I’d like to tackle the competitor question first.  As I’ve stated before, Tritech Computer Solutions doesn’t have any competitors that are capable enough to be considered competitors in the first place.  Those that might be tend to be very Windows-oriented, with limited Linux skills (or none at all; look at Geek Squad’s oft-pirated MRI CD, which is an ugly Windows PE abomination that takes forever to start and makes me wretch at the mere sight of a screenshot…)  Even if a skilled competitor came along that had some Linux background, they’d still have to be willing to invest the time and energy into figuring out how to USE the TSS like we do.  The Tritech Service System replaces numerous software products that other shops have to purchase, such as Symantec Ghost Solution Suite or Acronis Backup & Recovery 10 for system imaging, or Passware Kit Windows Key for resetting lost Windows account passwords.  It even makes it possible to do things that you can’t buy software (that I am aware of) to perform:  replacing a corrupt Windows XP registry hive with a copy from a System Restore point (without using the hackish Recovery Console method on Microsoft’s Knowledge Base), checking key system file hashes against a known-good hash list to find infected or damaged system files, priming a SYSTEM registry hive with the required disk controller driver service and critical device database entry to enable booting from that controller (i.e. switching a controller to RAID mode which sometimes requires a different driver you can’t forcibly install), and much more.  The problem is that, much like a welder, you have to know how to use the tool to accomplish the goal.  Experience is why my “competition” can’t use the Tritech Service System to beat me at my own game: they don’t know how and honestly, to get where I am now requires more work than any typical computer hobbyist would ever want to deal with.  I wonder how I got this far without giving up, because it’s HARD to keep your drive when things get exceedingly frustrating.  For someone who fixes computers “good enough” to get by comfortably, the need to learn how to fully exploit such an esoteric tool doesn’t exist.  They’d prefer to be out boating.

Sometimes I’d prefer to be out boating.  Or fishing.  Or anything else.  If you think computers make YOU stress, be a computer technician and you’ll never complain about being a normal user again.

Now that the unpleasant self-promotional filth and obligatory dihydrogen monoxide humor is out of the way, let’s talk about why I’m releasing the Tritech Service System to the public, and what the difference is between what we use in the shop and what I released, dubbed the “Community Release Edition.”  The reason is simple: I worked very hard and ended up making an extremely useful tool that filled a void in the live Linux distro world, and I wanted to contribute to the Open Source community for making it possible in the first place.  The whole idea behind the Free Software Movement is that we help each other out and contribute our innovations to the rest of the community.  If I’ve made something awesome from things other people shared with me, why not share it with them in return?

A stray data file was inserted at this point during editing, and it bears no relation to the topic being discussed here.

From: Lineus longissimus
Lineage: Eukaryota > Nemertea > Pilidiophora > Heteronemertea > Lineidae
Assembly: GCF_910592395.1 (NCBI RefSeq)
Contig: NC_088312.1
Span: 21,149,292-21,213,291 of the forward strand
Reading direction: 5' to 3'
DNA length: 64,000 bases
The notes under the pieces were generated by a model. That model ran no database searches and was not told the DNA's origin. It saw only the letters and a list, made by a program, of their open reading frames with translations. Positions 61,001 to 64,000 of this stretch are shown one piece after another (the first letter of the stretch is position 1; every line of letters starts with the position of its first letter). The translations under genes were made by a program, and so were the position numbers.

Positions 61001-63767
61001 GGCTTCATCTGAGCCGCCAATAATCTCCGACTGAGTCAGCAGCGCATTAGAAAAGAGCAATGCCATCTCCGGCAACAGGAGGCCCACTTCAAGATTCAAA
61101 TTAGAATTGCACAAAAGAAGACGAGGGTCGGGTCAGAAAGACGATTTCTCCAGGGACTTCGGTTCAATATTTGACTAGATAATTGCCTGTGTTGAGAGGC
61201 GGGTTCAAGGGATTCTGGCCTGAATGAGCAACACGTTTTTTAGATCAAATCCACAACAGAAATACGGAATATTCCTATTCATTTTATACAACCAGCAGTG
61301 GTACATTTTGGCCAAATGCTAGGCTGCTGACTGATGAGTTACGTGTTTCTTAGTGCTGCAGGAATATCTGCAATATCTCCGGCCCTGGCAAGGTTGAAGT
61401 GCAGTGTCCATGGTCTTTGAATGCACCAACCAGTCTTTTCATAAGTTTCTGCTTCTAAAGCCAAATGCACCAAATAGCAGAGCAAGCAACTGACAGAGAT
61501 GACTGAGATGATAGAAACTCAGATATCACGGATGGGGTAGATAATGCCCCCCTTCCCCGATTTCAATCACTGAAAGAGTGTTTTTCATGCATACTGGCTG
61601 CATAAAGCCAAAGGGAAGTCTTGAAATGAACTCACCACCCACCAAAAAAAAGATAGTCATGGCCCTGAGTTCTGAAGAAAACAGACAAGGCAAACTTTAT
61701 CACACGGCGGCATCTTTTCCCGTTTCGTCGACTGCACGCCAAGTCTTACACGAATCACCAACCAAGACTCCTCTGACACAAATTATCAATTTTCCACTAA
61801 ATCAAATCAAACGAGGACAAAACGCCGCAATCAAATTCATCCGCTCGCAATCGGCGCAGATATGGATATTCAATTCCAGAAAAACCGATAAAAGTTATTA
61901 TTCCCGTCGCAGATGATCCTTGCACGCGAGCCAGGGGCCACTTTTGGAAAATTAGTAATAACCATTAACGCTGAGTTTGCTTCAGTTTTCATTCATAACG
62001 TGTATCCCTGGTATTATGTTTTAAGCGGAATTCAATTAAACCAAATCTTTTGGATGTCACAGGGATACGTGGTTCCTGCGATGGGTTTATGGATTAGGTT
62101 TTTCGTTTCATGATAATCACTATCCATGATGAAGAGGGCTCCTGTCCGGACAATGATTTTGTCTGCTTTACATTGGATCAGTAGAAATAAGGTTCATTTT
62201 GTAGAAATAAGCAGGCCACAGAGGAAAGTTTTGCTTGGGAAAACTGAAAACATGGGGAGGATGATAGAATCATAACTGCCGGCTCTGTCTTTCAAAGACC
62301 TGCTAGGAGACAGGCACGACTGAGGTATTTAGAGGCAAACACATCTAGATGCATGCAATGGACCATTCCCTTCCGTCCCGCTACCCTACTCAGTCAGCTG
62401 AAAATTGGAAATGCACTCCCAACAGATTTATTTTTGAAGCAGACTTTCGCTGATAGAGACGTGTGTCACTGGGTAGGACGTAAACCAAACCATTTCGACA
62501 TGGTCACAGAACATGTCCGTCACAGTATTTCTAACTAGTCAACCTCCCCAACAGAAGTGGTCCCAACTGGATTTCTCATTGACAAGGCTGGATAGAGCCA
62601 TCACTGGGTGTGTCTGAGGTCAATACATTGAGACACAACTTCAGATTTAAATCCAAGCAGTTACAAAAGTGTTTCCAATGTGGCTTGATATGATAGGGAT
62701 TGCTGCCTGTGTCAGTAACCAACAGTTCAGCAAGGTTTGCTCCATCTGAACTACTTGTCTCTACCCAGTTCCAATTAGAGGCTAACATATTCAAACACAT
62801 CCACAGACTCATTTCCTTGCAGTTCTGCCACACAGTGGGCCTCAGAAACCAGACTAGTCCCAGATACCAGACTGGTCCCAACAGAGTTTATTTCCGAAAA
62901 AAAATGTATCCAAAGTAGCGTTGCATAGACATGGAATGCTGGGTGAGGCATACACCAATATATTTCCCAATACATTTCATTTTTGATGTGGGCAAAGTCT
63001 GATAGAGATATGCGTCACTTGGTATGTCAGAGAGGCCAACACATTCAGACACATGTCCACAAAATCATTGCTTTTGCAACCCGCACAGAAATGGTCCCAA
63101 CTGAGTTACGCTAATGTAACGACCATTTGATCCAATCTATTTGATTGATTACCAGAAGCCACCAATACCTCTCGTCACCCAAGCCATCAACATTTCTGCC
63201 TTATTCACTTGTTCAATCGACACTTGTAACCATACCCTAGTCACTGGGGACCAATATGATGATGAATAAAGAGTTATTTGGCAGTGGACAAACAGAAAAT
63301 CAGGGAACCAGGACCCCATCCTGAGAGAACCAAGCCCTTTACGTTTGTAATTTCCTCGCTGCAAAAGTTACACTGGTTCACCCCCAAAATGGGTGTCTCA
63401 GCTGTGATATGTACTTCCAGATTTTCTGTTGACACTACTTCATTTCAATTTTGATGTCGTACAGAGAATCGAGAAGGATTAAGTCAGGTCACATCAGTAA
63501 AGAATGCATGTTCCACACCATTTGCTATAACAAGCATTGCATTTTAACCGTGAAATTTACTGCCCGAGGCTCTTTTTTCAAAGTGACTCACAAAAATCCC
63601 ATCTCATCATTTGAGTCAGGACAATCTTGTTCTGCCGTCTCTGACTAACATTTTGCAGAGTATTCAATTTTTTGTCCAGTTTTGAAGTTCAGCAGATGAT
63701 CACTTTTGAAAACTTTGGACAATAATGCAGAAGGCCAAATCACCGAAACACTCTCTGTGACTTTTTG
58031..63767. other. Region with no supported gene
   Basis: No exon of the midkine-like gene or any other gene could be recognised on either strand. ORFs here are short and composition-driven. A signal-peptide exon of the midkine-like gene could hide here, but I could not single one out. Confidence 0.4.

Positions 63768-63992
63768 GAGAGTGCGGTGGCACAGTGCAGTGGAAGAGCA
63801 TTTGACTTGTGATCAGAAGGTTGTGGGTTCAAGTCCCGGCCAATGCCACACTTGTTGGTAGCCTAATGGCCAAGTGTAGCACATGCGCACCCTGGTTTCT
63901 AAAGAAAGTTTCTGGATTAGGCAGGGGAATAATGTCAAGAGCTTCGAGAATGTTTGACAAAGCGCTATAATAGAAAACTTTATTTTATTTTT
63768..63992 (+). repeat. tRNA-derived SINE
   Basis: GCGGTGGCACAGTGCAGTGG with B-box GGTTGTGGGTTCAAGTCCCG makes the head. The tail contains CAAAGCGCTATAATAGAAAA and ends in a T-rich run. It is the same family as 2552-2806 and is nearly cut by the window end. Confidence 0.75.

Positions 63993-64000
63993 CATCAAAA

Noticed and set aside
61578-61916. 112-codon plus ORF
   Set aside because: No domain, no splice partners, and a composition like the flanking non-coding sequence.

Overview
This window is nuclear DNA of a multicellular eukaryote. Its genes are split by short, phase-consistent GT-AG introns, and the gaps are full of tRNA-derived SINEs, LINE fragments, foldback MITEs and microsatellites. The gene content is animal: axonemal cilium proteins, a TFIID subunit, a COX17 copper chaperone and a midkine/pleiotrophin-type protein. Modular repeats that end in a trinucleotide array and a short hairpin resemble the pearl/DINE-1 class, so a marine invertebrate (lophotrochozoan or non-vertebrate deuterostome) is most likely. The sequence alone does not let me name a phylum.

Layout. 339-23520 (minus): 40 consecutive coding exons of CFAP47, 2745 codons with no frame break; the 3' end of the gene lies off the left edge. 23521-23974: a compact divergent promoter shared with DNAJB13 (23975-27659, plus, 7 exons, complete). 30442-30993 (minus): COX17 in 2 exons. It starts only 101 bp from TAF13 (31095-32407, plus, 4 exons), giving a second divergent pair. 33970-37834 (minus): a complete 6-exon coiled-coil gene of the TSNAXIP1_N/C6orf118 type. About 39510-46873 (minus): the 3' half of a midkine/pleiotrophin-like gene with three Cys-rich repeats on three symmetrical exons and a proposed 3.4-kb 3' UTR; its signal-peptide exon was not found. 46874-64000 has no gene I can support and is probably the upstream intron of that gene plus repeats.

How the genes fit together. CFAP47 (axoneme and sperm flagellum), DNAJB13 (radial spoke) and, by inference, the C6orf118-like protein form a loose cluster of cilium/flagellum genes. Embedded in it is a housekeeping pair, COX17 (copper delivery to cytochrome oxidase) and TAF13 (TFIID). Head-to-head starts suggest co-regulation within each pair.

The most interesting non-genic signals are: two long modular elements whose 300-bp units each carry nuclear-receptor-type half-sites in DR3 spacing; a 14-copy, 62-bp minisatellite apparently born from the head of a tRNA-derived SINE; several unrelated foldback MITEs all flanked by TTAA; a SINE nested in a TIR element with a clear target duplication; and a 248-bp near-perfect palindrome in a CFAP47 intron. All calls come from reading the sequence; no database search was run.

Another side reason is that I’d like to be recognized for my work, and I’d like to show my fellow man that I have something positive to contribute to society.  I can’t fix a lot of the problems in the world, but if my Linux distro makes just one person’s life easier and they thank me for it, that’s all I want.  If it helps a hundred people, that’s awesome too.  If I open up donations to continue working on it and can spend a chunk of time each day devoted exclusively to improving the system because of that, I’d be absolutely thrilled and more than happy to do it.  Software work is my true hidden passion, and if I can use that passion to help others, I absolutely will.

That’s why you can download the Tritech Service System Community Release Edition.

As for the rest of the questions…the difference between TSS and TSS CRE is the exclusion of “internal use only” custom software and scripts and custom graphics that we have full rights to redistribute; also, why is the first release numbered “1.3 CRE” anyway?  Internally, we started TSS with 0.1 alpha, which progressed to 0.1, 0.1B, 0.2, 0.2A, 2B, 0.2C, 0.2D, 0.2E, then when the GUI and extended system was added we had 1.0, 1.1, and our latest internal release version so far is 1.2.  The next minor version in the sequence is 1.3, and because some minor updates exist between TSS 1.2 and the TSS CRE, I figured it would make sense to just go up a number.  Internally, there is no TSS 1.3 at all.  I literally had to rewrite 40% of the build system and shuffle tons of files around to make the build system much more customizable and robust.  TSS CRE is what motivated me to add automatic inclusion of some customizations and create a “cleanup” script.  In fact, most of the 1.2 -> 1.3 differences lie in the build system being totally different, not so much in the software that makes up the final product.  I plan to further enhance the “gentss” script to include customizations in a more flexible manner in the future.

I’m already knee-deep in the 1.4 development process too.  Tritech Service System Community Release Edition 1.4 will feature the latest versions of many libraries and packages, better boot scripts, and possibly a few pieces of software that aren’t on 1.3.  Stay tuned and see what develops.

Sylvania G’s VIA C7-M versus Windows XP

I changed my Sylvania G (original, non-Meso) netbook to Windows XP/Linux dual-boot to test some software I’m working on, and discovered that while Windows XP certainly does boot and run in general on the G, some kind of system timer or timing loop is severely out of whack! I wanted to use my little G as a portable gaming machine from the Windows XP install, and to my horror, ZSNES couldn’t decide what speed it wanted to run! Now, I’ve never had a single issue with ZSNES on any computer I’ve ever tried it on, even preferring the Windows port of it over the Linux native one, and not once has a problem existed with ZSNES that I couldn’t find an easy fix for, until now. I’ve been researching the matter and gathering evidence, and I may have a potential answer to the problem.